Mom of murdered cop: ‘I hold no bitterness’

The content originally appeared on: Trinidad and Tobago Newsday

DALE’S LAST RIDE: The casket of bearing the body of drag race enthusiast PC Dale Mayers was carried alongside his race car before his funeral at the Arima Seventh-Day Adventist Church, De Gannes Street, Arima on Monday. – Faith Ayoung

The mother of murdered police officer Dale Mayers says she holds no bitterness towards anyone nor does she question God about anything. She said she had placed her trust in God and she felt honoured he chose her to be Mayers’ mother.

Speaking at her son’s funeral, Angela Mayers told the hundreds of mourners who showed up to the Arima Seventh Day Adventist church on De Gannes Street to celebrate his life that she was comforted by knowing her son was able to touch so many lives.

“The number of people who came to see me, who cried, and as I held them, I carried each one of their pain. I pray for you.

“My son was sent on a mission far greater than I ever imagined. His mission was to unite people. As I look around, I see people of all nationalities, colour, religion.”

On May 13, Mayers was liming at a bar in Longdenville, Chaguanas with two friends when a gunman walked in.

The gunman announced a hold-up and Mayers drew his licensed firearm and shot at the man. The man returned fire, hitting Mayers. He was taken to hospital, where he died while being treated.

The gunman was held that night after going to the Port of Spain General Hospital for treatment.

On Monday, at his funeral, Mayers’ mother urged mourners to remember each other and live in love so her son’s legacy could live on.

“I will call him by his garage, and sometimes he would be blasting Indian music while he worked. He loved people.”

She shared memories of her son and called on his male friends to step up.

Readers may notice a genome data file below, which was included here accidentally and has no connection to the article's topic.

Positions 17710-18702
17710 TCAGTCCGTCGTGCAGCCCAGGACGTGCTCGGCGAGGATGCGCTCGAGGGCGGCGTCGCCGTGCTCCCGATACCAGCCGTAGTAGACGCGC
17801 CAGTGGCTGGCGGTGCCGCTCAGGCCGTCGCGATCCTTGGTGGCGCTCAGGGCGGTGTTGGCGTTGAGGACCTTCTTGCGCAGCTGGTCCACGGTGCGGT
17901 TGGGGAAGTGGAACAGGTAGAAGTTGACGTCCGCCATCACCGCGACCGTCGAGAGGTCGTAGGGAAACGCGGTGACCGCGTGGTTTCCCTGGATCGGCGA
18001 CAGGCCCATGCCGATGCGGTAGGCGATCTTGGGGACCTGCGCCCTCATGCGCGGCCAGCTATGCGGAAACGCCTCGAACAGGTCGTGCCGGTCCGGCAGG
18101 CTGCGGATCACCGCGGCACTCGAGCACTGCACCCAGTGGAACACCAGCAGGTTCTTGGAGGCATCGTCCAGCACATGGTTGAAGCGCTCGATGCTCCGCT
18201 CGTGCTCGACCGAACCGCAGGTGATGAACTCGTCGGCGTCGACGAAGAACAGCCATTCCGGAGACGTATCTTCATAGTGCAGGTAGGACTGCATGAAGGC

“Please, men, assume your duties; his children need you now to help guide them.”

Dale Mayers –

She told the packed church that if ever they see her, “come for a hug,“ that she is “Dale Mummy,” and ended by telling the weeping mourners she loved them all.

Mayers’ younger sister, Danisha Dana Mayers-Gardner, delivered an emotional eulogy beginning with his early years, saying he was born at eight months, weighing four pounds and two ounces. She said her earliest memory of her brother was of them swinging on a mango tree at the back of their house.

She said Mayers, a car enthusiast who competed in drag race competitions locally and internationally, had fallen in love with cars from a young age.

“It was almost like he was born with the ability to fix, build, and race anything.”

Mayers-Gardner said her brother made everyone feel special and she was pleasantly shocked when she visited his home the night after the deadly shooting and saw many people sharing their own heartwarming stories.

“I felt genuine love. Dale’s real gift was finding ways to create memorable moments and impactful relationships across every religion, every creed, every race, every age, both genders, every profession, every social class, every country. That was his real superpower.”

As Mayers-Gardners became emotional, she ended by saying she and her family would now have to face the painful task of figuring out a world without him.